Before Sundance #1: Matthew Chapman

We would like to present you a series of interviews with filmmakers who will present their latest features at upcoming Sundance Festival (Jan 20-30, Park City, Utah). Our first conversation is about THE LEDGE – philosophical thriller with Charlie Hunnam, Terrence Howard, Patrick Wilson and Liv Tyler in main roles. The movie is directed by Matthew Chapman. Matthew has written, among others, Alan J. Pakula’s „Consenting Adults” and Gary Fleder’s „Runaway Jury”. He also directed several movies, but THE LEDGE is his first feature since 1988.

Atop a high-rise building, Gavin, a young hotel manager, is about to end his life. Hollis, a detective whose own world has just been turned upside down, is dispatched to the scene. As Hollis tries to persuade Gavin not to jump, each man begins to open up about his past, and we discover that neither of them is convinced that his life is worth living.[]

THE LEDGE is described as „philosophical thriller”. Could you explain what covers behind that description? In other words what your movie is about?

It’s about an atheist forced by a fundamentalist Christian to choose between his life and the life of another. If he kills himself, someone else will live. The film is a thriller about a test of non-faith.

How the whole idea was born? What were your inspirations during writing the script?

I am fascinated by how people believe so deeply in various Gods, when there’s no evidence that any of them exist and certainly they’re all so different they can’t all exist. And yet people die every day because they have „faith”. I find this unhealthy and sad.

Although the movie is independent, the cast seems pretty mainstream. Can you tell us about the cooperation with such notable actors? Did you write the script and create the characters having these specific actors in mind?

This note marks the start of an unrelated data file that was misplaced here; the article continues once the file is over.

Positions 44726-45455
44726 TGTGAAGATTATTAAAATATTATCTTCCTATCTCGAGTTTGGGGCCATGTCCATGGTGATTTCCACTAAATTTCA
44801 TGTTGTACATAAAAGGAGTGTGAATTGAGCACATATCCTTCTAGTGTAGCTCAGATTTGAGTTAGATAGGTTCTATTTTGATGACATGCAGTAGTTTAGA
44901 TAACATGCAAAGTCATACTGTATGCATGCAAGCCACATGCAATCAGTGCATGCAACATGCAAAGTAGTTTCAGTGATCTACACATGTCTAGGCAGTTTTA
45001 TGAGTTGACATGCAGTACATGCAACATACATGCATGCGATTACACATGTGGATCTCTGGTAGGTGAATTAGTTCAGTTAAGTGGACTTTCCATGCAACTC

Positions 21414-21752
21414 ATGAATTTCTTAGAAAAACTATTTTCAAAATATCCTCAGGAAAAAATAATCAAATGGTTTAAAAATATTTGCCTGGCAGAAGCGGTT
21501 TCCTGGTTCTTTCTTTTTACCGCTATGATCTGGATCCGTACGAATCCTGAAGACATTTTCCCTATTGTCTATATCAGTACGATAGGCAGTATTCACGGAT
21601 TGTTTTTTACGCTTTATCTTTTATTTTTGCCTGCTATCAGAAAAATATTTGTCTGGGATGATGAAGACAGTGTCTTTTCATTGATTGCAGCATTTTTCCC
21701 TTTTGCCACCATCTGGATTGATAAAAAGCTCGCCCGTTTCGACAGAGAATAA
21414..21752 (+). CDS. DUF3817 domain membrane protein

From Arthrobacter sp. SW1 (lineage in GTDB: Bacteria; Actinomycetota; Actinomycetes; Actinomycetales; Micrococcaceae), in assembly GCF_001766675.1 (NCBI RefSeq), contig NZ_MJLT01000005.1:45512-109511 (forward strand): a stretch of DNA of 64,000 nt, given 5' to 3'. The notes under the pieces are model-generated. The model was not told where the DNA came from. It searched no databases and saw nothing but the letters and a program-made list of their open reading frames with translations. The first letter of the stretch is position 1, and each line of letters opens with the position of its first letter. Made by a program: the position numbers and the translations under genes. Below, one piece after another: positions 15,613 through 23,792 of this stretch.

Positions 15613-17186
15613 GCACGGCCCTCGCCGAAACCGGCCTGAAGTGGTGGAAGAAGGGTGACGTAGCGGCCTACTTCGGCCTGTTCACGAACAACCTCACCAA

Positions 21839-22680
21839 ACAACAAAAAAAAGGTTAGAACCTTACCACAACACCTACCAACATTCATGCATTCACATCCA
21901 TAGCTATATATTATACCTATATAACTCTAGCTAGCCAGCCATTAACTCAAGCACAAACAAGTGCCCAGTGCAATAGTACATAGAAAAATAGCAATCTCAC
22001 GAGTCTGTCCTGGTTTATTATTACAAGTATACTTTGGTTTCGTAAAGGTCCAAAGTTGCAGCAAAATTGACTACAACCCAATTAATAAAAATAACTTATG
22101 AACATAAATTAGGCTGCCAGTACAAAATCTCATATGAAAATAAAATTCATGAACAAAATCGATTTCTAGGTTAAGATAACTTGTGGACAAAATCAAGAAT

To answer your last question first, I never write with specific actors in mind because it leads me to write to what they’ve done already rather than finding a real character that an actor has to make real in a fresh way.

The actors fell in love with the script and were great allies in the process. Obviously there are fights, disagreements, and disappointments, but as a non-actor I am always impressed with the skill and courage of actors. Out of respect comes trust, out of trust comes confidence.

What’s your personal opinion on suicide? Cowardness? Solving of all problems? Maybe something else?

Going to war is suicide, but it’s celebrated. I believe there are other heroic forms of suicide. There are also cruel and selfish suicides, but basically I find it hard to judge anyone at this extreme – except for the suicide bombers for whom I have contempt as well as pity.

Do you have any ideas for another movie?

Yes, but it’s a secret!

And last quesion – probably you’ve heard it 1000 times, but did you ever think about making a movie about Charles Darwin[Matthew is Darwin’s great-great-grandson]? I think that regarding your family ties, your movie could be very authentic and personal.

I’ve never found a way. The Beagle days are too expensive for a film maker like me, and the two decades leading up to the publishing of Origin of Species too internal.
Thank you for the interview!

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